Tour-boat consolidations’ pare number of companies

End-of-year mergers and acquisitions in the island’s tour-boat industry have effectively reduced the number of companies from 28 to 25.

There are 28 companies listed in the 2003 yellow pages under “boat charters.”

The number of companies operating out of Port Allen Small Boat Harbor will shrink at even greater proportions, as Captain Andy’s Sailing Adventures has in place paperwork calling for it to merge with Captain Zodiac Raft Expeditions and A Na Pali Eco Adventures.

Also, Holo Holo Charters has acquired Bluewater Sailing, The Garden Island has learned. Kevin Millett, president of Holo Holo Charters, was not available for comment yesterday.

Steve Cole, owner of A Na Pali Eco Adventure, will be named vice president of marketing for Captain Andy’s Sailing Adventures, in a deal effective Jan. 1, said Andy Evans, owner of Captain Andy’s.

The merger will give Captain Andy’s three vessels, including two, 55-foot sailing catamarans, and a 34-foot inflatable raft A Na Pali had been operating under a license from Captain Zodiac, Evans explained.

A Na Pali had also operated two smaller power catamarans, which Cole is in the process of selling, Evans said.

“Our thought is that it’s diversifying our market,” Evans said of having both an inflatable boat and sailing catamarans in the Captain Andy’s fleet.

The surviving entity, Captain Andy’s, becomes even stronger, taking experienced workers from A Na Pali, even though the merger will result in fewer available seats out of Port Allen Small Boat Harbor, he said.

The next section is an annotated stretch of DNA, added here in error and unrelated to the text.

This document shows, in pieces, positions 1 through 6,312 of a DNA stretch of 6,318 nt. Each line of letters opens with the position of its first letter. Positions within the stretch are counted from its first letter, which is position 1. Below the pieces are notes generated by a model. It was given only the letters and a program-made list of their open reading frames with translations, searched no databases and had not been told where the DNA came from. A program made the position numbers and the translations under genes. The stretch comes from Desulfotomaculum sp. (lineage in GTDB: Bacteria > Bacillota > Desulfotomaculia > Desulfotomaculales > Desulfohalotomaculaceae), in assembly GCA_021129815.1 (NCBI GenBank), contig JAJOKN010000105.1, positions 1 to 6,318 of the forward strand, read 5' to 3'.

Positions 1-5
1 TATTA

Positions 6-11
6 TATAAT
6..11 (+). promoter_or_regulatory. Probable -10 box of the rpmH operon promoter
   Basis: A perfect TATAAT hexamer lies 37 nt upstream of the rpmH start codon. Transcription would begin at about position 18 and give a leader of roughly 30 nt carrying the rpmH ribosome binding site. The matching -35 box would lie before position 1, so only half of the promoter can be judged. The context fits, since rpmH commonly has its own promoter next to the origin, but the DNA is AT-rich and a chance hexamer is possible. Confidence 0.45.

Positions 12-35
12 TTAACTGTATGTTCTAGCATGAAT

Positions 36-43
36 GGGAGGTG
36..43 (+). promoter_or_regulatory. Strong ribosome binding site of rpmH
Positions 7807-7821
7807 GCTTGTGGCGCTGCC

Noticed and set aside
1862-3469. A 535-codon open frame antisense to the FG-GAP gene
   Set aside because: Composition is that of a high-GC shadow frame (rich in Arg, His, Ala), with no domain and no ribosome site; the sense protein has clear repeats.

Captain Andy’s since 1984 has been operating out of Kukui’ula Small Boat Harbor on the South Shore, and out of Port Allen since 1993.

Rick Marvin, former owner of and captain for Bluewater Sailing, has gone to work for Captain Andy’s, as a captain, Evans said.

So far, Captain Andy’s has been able to absorb some, but not all, of the former A Na Pali Eco Adventures staff, said Evans.

Captain Andy’s has healthy advanced reservations for the rest of this month and early next year, and Evans said nearly half of the company’s business is repeat business from visitors who book their sea tours in advance of arriving on the island.

Customer satisfaction is key, and Captain Andy’s has been successful in marketing its tours as “sailing with friends,” he said. Part of the reason the company got rid of a double-decker sailing catamaran that could accommodate lots of passengers was that it “became too much of a bus ride,” with passengers in rows of seats on both decks of the catamaran, he said.

Personalized sailing adventures have served both the company and visitors well, he noted.

The company also has lots of employees who have been with the company for many years, and has survived two hurricanes “and several governors,” Evans added.

Evans said he began in the tour-boat industry on Kaua’i in the 1970s, working for Clancey Greff of Captain Zodiac. When Evans left Captain Zodiac to start his own company, Cole replaced him at Captain Zodiac, Evans said.

Staff Writer Paul C. Curtis can be reached at or 245-3681 (ext. 224).


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